There was a time when gaming was a PC or console-based activity but with the rise and rise of mobile technology those days are long gone – so far long gone, in fact, that mobile gaming is now the bigger moneymaker of the two.
It’s not hard to see why. As the smartphone and tablet have become more and more part of our lives the technology has been advancing at an astonishing rate allowing gamers to play when and where they like.
The companies who produce the games have been quick to notice and exploit this fact by creating games that are specifically intended to work best on a mobile device and, in many cases, use their specific features too. A good example of this is Pokémon Go which came from nowhere to take the world by storm in 2016 and which simply wouldn’t work on any other type of device.
Of course, there are lots of other examples of games that would only really work on mobiles like Candy Crush Saga as well as some which work well across both platforms.
But games developers know that creating games for mobiles involves a lot more than simply making ones that are fun to play, they have to look fantastic too and an important part of this lies in the standard and quality of the graphics. Whether a player’s taking on zombie armies, trying to solve a brainteaser or even trying their luck on online slots if it looks fantastic and the action is smooth it’s going to enhance the experience greatly.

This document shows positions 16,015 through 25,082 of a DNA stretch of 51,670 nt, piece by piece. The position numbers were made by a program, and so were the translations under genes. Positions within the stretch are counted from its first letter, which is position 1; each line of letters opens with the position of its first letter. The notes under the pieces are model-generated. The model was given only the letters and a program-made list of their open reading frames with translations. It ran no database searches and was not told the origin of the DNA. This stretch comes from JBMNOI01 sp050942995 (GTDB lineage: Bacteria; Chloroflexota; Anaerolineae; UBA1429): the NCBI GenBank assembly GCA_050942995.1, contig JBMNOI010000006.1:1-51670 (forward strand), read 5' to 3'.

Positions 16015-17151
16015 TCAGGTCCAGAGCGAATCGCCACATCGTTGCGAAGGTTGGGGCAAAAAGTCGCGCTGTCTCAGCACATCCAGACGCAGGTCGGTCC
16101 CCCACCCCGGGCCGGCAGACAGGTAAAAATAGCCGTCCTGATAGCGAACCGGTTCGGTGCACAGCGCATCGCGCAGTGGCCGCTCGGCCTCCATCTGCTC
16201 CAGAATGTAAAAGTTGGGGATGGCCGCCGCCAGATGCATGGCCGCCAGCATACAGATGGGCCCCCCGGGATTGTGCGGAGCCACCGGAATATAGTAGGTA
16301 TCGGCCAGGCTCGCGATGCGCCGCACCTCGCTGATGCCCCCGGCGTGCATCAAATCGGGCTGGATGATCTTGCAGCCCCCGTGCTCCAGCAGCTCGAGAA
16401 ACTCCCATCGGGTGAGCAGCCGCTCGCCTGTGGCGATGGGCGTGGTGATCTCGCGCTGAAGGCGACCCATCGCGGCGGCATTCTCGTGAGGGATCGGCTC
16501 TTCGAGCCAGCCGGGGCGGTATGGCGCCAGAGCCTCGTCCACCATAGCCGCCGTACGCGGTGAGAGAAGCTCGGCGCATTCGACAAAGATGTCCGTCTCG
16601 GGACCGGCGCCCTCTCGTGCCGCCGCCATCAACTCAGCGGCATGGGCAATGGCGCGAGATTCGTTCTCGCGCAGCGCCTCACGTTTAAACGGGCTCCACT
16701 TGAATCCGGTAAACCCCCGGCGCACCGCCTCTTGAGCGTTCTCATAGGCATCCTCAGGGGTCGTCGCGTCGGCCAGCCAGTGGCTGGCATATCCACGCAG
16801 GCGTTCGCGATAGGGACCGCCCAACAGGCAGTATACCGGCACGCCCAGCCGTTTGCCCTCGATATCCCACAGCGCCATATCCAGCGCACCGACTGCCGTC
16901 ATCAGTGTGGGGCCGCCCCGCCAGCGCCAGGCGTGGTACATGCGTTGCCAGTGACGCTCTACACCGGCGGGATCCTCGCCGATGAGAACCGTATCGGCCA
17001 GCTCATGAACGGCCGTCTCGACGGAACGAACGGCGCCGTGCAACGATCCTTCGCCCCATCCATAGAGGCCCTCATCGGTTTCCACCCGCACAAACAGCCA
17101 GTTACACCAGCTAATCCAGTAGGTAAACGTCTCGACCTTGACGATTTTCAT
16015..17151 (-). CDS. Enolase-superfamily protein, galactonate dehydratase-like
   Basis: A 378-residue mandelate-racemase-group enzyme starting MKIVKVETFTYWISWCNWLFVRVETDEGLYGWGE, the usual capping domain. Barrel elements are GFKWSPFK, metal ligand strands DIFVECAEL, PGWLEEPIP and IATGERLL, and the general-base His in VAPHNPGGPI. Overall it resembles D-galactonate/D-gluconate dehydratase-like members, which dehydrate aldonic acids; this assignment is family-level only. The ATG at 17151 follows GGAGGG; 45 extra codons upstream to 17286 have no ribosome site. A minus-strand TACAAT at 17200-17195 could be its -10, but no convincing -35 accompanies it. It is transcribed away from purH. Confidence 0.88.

What’s more in a time of HD and Super HD TVs, not to mention the highly advanced 3D effects in the cinema, we live in an age when expectations are high, regardless of the device on which we’re viewing the images.
So the hardware makers also face a challenge – to create ever smaller microchips to fit in the increasingly slim devices but which have the power to process and generate smooth, sharp images
This is an undoubted technical challenge and it’s not made any easier by the great demands devices now place on the batteries that power them – demands which can all too often lead to overheating and other, more serious, problems.
But it’s a challenge that the tech industries believe that they will be more than able to beat. In fact ARM, who make the majority of CPUs found in Android devices, has made the prediction that by next year 2018 the standard of mobile graphics will be just as good as the very best graphics generated by consoles.
Alongside this development in graphics the next great challenge facing mobile game designers will be to devise the level of control that separate hand held controllers can give so expect some major innovations on the way in this field.
Plus, with the seeming unstoppable growth of virtual and augmented reality, there are certain to be exciting times ahead both for the players and the designers of the games themselves.